Finding a “House Call” in the Twin Cities

Aids for daily living, adaptive equipment, assistive medical devices…three terms used to describe things that help you put your socks […]

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Aids for daily living, adaptive equipment, assistive medical devices…three terms used to describe things that help you put your socks on & pick up stuff that you drop. But it goes far beyond that. Products such as adaptive utensils, nosey cups and glossectomy spoons help prevent dehydration and malnutrition. Long-handled bathing sponges and self-wiping aids ward off infections due to improper grooming. Gait belts and transfer boards help caregivers transfer their patients without straining their backs. Finding the right solution to a daily living issue just may help a person stay in their home a little longer.

The first room in the home to become “adaptive” is often the bathroom. Grab bars, raised toilet seats, shower chairs and transfer boards cover the key areas where a person could fall or get hurt. Items that help in the kitchen include Dycem to keep bowls and plates from slipping, jar openers and knob turners. Good Grips® created a complete set of eating utensils with their built up, comfortable grips. In the bedroom, bed rails and rope ladders prevent falls. Necessities can be kept close by attaching a bedrail organizer, bedside beverage holder or a bookstand. These handy items are a good start to maintaining independence, but sometimes they aren’t enough. The Twin Cities is lucky to have construction companies that specifically focus on adaptive remodeling. Widening doorways, lowering countertops and installing durable flooring and roll-in showers are big jobs that companies such as Equal Access Homes can handle. LCSI installs lift and transfer equipment in homes, care facilities and hospitals. Spending time and money on making a home accessible can prevent injuries and protect your home investment.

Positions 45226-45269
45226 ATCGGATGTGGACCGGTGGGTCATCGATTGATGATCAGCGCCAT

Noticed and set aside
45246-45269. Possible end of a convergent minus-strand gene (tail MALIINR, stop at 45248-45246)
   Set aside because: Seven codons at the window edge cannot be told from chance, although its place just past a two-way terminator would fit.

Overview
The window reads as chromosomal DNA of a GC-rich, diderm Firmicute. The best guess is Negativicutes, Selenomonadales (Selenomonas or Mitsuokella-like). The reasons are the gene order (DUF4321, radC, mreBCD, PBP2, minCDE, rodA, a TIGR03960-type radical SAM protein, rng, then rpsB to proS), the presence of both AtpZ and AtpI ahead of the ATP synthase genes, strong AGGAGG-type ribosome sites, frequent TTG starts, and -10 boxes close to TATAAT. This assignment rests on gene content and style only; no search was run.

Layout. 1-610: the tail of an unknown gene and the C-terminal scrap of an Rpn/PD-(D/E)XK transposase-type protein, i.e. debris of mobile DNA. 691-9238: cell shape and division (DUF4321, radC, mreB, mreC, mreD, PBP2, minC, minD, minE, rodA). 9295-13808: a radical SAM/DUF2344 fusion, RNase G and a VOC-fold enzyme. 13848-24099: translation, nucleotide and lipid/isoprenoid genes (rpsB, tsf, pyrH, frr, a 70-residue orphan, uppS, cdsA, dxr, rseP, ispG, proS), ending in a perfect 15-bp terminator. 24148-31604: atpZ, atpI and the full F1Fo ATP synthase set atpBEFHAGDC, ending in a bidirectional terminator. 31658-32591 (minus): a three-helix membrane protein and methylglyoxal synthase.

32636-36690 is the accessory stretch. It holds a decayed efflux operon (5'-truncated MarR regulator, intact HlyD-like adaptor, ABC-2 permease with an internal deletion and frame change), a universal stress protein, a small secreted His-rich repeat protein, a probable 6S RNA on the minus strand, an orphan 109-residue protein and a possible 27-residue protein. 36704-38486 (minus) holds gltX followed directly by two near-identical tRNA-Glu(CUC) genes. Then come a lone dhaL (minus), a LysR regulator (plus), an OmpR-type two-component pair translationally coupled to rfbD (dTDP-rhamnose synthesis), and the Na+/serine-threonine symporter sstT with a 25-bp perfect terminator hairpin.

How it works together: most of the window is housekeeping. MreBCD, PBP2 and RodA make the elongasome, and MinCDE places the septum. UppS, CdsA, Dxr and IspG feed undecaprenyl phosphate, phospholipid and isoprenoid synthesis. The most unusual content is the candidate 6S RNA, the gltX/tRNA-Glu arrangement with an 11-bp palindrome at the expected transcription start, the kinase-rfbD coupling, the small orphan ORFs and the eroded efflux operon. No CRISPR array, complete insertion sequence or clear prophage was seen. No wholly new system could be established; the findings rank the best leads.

Many aids for daily living were created by people who were looking for a creative solution. The residents and staff of Inglis House, a long-term care facility in Pennsylvania, were so concerned with people with physical disabilities not getting enough water that they developed a revolutionary water bottle called Drink-Aide. Drink-Aide is assembled, packaged, tested and distributed by Inglis House residents who work in the vocational rehabilitation program. The Maddak Awards Program was started to provide a forum for occupational therapists and students to share their ideas

and innovations with each other. Maddak, Inc. supports products such as the Eye Drop Guide which was developed in collaboration with the British Royal National Institute for the Blind. Body Cooler and Body Warmer products, made in Houston, Texas, help regulate body temperatures using NASA spin-off technology. So trust your instincts—your homemade daily living solution could be tomorrow’s newest invention!

Lisa Schmidtke is the President and Founder of House-calls Network. Their Web site,, contains a directory of resources that can help the growing population of seniors, disabled people and their caregivers live independently. Housecalls Network also sells aids for daily lving and adaptive clothing. Lisa Schmidtke can be reached by email at [email protected] or at 952-221-0722. Housecalls Network does not endorse any particular provider and assumes no responsibility for transactions between the readers of this article and listed organizations.


Housecalls Network: 952-221-0722;

1-800-Wheelchair: 800-320-7140;

All Lift Chairs: 800-285-2584;


Body Cooler: 800-209-2665;

Cause I Care Gifts & Gift Baskets;

Clever Products: 888-253-8378;

Colored Plastics Canes;

Drink Aide: 800-336-7022;

Equal Access Homes: 651-450-6292

Good Grips:


Maddak: 973-628-7600;



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